A History of the MSU Yearbooks

6 10 2017


1945 Wolverine, page 15

In the 1945 Wolverine, Sparty’s girlfriend, Spartina, was introduced. She wrote “letters” to Sparty, updating him about the events on campus while he was off fighting in WWII, page 15.

A common reference question at the Archives is a researcher wanting more information about a family member that attended MSU. The first place we look are the commencement programs, the student directories, and the yearbooks. The yearbooks provide the most information, such as activities they participated in, and most of the time (but not always), a senior photograph. That can lead to other photos in the yearbooks, such as student clubs or athletic team photos. For that reason, the yearbooks are a valuable resource in the Archives and help tell the story of the time. While the MSU yearbooks help tell the story of MSU, the yearbooks themselves have had their own interesting history.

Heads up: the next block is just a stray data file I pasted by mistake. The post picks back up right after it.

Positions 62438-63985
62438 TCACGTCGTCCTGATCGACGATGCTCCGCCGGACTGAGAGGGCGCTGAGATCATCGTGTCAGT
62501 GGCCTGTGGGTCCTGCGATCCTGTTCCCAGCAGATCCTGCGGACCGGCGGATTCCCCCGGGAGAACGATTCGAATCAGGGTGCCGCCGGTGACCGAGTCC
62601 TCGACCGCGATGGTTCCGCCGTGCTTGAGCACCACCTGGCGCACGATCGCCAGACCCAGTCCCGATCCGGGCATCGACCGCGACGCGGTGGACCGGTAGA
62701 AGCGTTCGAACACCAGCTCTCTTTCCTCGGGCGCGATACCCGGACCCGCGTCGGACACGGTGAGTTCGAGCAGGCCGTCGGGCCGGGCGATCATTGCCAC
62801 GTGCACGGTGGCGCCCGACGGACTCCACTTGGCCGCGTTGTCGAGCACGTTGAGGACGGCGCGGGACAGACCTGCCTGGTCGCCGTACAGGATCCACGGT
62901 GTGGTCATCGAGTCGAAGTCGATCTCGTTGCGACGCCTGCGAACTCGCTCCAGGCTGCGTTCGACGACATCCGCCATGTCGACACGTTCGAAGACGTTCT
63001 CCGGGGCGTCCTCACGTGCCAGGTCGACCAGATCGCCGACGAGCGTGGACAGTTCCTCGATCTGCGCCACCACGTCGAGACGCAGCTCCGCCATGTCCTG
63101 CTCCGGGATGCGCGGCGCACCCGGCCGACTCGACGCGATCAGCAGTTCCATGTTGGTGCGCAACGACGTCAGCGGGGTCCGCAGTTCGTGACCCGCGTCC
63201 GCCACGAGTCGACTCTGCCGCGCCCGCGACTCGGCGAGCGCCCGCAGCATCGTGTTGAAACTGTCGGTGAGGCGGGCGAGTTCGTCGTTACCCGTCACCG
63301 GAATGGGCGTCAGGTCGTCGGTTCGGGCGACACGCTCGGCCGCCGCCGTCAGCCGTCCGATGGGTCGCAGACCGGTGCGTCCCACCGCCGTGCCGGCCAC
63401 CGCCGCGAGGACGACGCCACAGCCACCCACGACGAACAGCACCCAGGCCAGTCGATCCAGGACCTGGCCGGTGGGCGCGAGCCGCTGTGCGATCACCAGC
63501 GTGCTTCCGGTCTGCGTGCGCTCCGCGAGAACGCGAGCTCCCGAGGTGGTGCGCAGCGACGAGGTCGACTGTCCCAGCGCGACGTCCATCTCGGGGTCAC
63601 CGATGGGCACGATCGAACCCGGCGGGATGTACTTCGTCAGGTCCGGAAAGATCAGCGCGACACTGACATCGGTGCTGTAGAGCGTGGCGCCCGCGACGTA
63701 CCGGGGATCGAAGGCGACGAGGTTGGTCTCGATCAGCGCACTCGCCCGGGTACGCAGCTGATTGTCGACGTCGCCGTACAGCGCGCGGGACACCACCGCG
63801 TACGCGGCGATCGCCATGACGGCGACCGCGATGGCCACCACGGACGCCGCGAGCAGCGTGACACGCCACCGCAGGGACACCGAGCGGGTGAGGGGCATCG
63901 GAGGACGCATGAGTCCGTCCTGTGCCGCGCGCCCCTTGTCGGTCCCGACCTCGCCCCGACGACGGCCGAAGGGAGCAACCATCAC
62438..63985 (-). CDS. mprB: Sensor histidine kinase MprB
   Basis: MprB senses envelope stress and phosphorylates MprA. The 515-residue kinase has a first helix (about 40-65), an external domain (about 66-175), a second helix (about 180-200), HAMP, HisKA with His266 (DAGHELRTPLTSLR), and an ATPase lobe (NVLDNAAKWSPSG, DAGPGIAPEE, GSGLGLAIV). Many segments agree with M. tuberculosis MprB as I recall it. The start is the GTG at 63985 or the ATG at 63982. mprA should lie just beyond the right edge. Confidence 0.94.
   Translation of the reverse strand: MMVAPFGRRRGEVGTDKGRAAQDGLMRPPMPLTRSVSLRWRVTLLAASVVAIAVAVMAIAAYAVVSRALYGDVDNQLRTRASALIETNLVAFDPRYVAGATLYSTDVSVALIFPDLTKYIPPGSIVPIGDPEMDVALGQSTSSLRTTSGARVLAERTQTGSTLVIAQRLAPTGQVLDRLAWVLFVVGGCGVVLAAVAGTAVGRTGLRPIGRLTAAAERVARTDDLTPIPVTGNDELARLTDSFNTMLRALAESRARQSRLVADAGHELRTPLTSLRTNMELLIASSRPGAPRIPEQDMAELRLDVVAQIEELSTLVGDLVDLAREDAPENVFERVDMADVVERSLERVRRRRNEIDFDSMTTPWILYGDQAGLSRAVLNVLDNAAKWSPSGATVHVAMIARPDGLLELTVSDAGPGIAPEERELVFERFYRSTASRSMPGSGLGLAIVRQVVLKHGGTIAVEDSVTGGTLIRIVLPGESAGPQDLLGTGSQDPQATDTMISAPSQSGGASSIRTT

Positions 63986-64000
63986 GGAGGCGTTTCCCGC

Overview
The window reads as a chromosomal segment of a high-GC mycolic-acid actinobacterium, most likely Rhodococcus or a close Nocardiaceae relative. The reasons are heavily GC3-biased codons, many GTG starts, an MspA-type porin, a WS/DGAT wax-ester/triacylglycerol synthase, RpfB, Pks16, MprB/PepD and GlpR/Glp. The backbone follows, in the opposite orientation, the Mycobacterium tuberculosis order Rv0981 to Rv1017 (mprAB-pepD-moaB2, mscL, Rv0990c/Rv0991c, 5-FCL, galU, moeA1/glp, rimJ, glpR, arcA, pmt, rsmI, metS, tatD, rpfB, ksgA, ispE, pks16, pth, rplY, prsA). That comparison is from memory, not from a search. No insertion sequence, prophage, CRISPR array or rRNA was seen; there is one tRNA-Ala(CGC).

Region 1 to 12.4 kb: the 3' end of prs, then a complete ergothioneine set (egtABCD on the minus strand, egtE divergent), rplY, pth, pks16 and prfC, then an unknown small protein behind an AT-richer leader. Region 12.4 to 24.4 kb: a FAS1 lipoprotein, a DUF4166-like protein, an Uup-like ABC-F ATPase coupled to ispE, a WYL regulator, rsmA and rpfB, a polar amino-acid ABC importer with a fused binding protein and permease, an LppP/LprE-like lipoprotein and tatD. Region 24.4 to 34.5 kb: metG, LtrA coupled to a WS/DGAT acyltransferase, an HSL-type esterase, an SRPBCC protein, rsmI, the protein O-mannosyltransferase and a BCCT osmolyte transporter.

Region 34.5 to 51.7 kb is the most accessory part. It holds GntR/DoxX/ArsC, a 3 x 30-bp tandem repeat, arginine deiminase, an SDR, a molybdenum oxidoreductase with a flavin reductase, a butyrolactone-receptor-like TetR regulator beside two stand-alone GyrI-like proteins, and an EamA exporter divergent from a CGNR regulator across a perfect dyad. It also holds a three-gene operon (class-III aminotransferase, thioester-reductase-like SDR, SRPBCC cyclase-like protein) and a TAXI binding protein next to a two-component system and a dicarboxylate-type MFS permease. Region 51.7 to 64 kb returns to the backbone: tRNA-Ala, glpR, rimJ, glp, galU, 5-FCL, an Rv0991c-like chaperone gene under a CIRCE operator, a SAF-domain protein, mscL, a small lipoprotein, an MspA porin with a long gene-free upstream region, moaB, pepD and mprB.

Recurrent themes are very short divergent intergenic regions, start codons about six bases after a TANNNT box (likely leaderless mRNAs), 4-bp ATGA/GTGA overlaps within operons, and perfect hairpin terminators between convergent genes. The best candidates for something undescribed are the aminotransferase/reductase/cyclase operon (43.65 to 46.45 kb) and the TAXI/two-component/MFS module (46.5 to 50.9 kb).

Before the first “official” yearbook, Michigan Agricultural College (M.A.C.) had class albums. Unlike yearbooks that include photographs and stories of the academic year, class albums only included photographs of the faculty and students with no text or name indication. Some of the albums at the Archives have names written under the photographs, but except for the more easily recognized faculty members, we can’t know for sure if the penciled-in names are correct. The only album that does have identifying names to photographs is the first photo album that appeared in 1877. It is only 25 pages long, but it has an index of the corresponding names to all 14 seniors and faculty members pictured. A quick cross-check of the names with the student lists in the 1877 M.A.C. course catalogue shows 15 seniors that year. The student whose picture was missing was Frank Kedzie, who would go on to be MSU’s eighth president from 1915-1921.